“I have wanted (a social worker) since the minute I came to Triad. The counselors are just inundated with trauma right now and a social worker is going to be able to help them do their jobs.”
-Triad Superintendent Vickie Hoffman
At Triad, Hoffman said the most significant investment will be adding a social worker to the district staff.
The employee will be hired in partnership with Mechanicsburg and will spend about two and a half days in each district every week. They will also offer counseling sessions over the summer.
Hoffman said the partnership makes the position more sustainable, so it can be kept in place even if state funding is cut after two years.
“I have wanted (a social worker) since the minute I came to Triad,” Hoffman said. “The counselors are just inundated with trauma right now and a social worker is going to be able to help them do their jobs.”
Triad is also hiring an elementary school guidance counselor in an effort to prevent mental health crises when students are older.
Jonathan Alder is taking a similar approach.
Superintendent Gary Chapman said the district was previously splitting a counselor’s time between two schools.
With the state funding, he said the district was able to create a full-time counselor position at Jonathan Alder Junior High and hire a full-time counselor at Monroe Elementary School.
He said this was Jonathan Alder’s “most urgent” need, but the district is still exploring ways the funding can also be used to support its current social worker.
Aside from bolstering staff, local districts are building upon existing mental health services and initiatives.
“We have a lot of things that work very well, but this helps us to expand them to their full potential,” North Union Superintendent Richard Baird said.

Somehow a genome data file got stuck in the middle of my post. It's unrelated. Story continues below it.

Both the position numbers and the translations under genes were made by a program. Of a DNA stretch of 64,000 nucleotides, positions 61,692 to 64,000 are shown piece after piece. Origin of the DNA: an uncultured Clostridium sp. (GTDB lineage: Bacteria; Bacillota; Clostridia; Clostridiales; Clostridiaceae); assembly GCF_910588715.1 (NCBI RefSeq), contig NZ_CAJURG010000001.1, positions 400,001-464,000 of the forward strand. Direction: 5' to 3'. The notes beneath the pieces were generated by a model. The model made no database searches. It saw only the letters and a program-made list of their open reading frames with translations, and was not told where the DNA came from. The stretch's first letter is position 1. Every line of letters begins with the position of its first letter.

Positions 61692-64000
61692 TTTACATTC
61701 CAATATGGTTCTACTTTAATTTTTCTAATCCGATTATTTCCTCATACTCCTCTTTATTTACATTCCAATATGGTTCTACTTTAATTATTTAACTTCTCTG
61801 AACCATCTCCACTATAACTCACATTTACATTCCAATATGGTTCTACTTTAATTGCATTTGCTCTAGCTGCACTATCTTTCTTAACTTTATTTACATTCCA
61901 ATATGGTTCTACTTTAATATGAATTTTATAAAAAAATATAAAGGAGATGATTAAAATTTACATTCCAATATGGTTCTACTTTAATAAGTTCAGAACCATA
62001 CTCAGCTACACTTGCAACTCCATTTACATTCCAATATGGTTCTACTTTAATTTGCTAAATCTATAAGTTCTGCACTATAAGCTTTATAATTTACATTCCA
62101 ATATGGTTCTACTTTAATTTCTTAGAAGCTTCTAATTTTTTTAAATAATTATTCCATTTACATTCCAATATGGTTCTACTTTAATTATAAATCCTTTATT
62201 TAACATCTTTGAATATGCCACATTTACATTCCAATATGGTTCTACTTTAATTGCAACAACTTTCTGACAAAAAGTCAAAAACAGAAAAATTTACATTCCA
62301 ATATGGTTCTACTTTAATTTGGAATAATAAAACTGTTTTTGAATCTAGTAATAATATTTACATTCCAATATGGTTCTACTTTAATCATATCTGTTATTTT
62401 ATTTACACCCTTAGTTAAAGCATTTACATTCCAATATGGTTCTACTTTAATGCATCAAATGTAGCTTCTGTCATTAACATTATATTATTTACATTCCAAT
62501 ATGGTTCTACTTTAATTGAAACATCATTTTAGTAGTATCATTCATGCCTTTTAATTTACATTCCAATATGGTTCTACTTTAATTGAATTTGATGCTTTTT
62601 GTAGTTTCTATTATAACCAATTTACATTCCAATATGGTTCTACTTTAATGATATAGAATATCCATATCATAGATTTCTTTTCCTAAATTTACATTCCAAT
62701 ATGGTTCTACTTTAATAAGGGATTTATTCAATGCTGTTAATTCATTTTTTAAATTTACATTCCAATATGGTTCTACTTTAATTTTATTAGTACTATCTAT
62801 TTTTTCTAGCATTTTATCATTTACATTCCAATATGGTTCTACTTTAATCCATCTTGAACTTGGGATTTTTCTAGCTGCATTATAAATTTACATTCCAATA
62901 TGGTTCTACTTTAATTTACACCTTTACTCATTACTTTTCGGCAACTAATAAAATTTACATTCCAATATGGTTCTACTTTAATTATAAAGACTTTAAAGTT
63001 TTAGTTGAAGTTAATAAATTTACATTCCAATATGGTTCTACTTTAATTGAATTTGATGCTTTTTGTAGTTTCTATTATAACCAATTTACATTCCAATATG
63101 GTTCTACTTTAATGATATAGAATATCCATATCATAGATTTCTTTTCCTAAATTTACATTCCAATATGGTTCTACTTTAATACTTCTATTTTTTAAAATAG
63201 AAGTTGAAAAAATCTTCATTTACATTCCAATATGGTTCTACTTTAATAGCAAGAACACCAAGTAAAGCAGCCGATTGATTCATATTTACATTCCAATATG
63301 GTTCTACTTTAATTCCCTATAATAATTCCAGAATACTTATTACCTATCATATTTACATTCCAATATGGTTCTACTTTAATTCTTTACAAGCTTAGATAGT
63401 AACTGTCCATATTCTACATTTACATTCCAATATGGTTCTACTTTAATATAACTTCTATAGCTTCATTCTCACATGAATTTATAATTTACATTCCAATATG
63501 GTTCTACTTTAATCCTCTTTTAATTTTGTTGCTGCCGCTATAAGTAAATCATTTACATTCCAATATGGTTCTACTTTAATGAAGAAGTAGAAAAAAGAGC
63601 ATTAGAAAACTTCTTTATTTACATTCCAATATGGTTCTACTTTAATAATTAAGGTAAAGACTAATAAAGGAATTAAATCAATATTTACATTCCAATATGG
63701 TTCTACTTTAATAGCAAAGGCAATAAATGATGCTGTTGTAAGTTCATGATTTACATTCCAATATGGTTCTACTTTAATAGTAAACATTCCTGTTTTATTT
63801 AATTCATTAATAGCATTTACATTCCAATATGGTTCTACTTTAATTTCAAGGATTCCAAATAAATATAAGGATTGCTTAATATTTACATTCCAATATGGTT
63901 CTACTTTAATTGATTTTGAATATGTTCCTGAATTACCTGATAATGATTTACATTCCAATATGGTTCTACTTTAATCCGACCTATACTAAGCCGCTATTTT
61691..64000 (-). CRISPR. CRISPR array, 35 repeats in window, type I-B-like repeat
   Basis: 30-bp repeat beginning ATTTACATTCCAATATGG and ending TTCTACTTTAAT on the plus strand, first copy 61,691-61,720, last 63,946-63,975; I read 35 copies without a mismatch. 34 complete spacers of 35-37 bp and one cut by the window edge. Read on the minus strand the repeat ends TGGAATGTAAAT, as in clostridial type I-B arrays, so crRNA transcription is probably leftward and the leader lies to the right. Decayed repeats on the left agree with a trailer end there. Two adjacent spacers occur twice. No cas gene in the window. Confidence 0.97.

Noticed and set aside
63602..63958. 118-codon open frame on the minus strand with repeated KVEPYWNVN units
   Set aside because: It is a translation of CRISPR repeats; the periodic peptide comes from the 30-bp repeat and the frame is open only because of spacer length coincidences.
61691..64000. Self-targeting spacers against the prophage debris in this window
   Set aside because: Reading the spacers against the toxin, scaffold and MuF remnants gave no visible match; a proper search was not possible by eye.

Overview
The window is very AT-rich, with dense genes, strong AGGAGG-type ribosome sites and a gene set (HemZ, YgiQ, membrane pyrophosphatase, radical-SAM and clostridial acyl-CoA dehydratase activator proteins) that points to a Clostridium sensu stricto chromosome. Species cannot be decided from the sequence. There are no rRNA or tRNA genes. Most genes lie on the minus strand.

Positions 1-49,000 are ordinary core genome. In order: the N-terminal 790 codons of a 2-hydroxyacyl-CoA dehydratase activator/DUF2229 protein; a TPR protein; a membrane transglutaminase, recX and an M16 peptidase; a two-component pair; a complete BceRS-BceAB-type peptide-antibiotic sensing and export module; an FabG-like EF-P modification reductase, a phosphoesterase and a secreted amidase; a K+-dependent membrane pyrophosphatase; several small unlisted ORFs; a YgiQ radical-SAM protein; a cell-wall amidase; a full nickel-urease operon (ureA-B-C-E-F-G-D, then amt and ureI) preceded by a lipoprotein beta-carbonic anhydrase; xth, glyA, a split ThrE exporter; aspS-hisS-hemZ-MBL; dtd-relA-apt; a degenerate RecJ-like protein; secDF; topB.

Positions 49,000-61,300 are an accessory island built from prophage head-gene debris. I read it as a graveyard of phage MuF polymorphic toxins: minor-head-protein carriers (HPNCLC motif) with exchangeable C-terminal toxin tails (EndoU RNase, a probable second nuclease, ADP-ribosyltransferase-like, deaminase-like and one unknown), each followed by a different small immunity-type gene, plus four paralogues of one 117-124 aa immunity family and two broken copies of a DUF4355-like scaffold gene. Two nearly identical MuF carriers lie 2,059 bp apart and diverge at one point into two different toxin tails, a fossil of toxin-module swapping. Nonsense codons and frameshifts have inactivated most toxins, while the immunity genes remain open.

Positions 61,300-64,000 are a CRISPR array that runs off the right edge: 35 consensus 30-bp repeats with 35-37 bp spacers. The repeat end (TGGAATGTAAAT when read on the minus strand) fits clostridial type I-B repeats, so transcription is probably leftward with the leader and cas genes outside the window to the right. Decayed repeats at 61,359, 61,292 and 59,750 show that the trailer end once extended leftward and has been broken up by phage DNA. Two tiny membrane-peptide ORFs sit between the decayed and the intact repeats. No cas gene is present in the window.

Many of the current programs emphasize preventative measures.
For instance, Triad uses a program that tracks online activity related to suicidal ideation, on student Chromebooks and social media.
“If I’m a student and I post the word ‘shoot’ on Twitter, we get a notification that someone within our (geographic) radius posted that,” Hoffman explained.
Through the program, Triad can screen for students who may benefit from mental health services. But, Hoffman said the new social worker will be able to actually connect students with them.
North Union also provides “signs of suicide” trainings and screenings.
Baird said an independent group occasionally offers sessions at the school that teach students how to look out for and report signs of suicide in their peers, as well as offering assessments in small groups.
With the state funding, he said the program can be offered more frequently and reach more students, staff and incorporate parents.
Each of the two schools also offer staff trainings, which the funding will contribute to.
Some programs implemented by Triad and North Union include the PAX Good Behavior Game, which helps students learn emotional regulation, and ROX (Ruling Our Experience), an empowerment program for girls.
Marysville will use some of the funding to help school resource officers and psychologists, while another portion will be used to train staff to better understand emotional trauma and how to alleviate symptoms.
The state funding also provides an opportunity to test out new services and trainings.
Over the next two years, Hoffman and Baird said their districts will gather data to evaluate the success of each program.
From there, the schools will pinpoint the most effective services and explore ways to sustain them after state funding ends.
Hoffman said looking forward is a crucial part of using the funding effectively.
Ultimately, she said the districts need to take what they learn during the two years of funding and continue to implement programs that support students afterward.
“We have to have a plan in place to change the forecast of our future,” Hoffman said.
If you or a loved one are in need of help, Union County’s free, 24/7 help line is available by calling 800-731-5577 or texting 4help. The National Suicide Prevention Lifeline also offers 24/7, free and confidential help by calling 1-800-273-8255 or texting HELLO to 741741.